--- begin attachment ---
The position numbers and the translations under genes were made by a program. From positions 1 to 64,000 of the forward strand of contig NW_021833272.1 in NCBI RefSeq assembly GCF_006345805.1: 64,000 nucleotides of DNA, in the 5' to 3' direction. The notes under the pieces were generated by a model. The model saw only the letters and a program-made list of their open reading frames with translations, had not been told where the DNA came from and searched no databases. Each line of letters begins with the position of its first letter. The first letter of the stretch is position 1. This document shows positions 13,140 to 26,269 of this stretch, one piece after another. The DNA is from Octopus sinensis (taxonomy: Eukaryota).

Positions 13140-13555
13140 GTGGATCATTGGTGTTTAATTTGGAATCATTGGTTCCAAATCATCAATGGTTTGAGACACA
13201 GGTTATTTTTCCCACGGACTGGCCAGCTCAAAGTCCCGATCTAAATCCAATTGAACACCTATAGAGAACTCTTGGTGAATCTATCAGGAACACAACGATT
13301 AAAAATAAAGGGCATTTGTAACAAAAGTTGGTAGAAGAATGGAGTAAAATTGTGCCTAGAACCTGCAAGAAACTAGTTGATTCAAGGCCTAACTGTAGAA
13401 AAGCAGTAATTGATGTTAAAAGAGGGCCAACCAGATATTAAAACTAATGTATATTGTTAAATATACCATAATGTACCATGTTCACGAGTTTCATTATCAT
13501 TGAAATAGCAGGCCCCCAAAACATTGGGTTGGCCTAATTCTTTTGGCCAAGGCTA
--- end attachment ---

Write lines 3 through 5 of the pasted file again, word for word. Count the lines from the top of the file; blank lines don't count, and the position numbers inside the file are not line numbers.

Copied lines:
13140 GTGGATCATTGGTGTTTAATTTGGAATCATTGGTTCCAAATCATCAATGGTTTGAGACACA
13201 GGTTATTTTTCCCACGGACTGGCCAGCTCAAAGTCCCGATCTAAATCCAATTGAACACCTATAGAGAACTCTTGGTGAATCTATCAGGAACACAACGATT
13301 AAAAATAAAGGGCATTTGTAACAAAAGTTGGTAGAAGAATGGAGTAAAATTGTGCCTAGAACCTGCAAGAAACTAGTTGATTCAAGGCCTAACTGTAGAA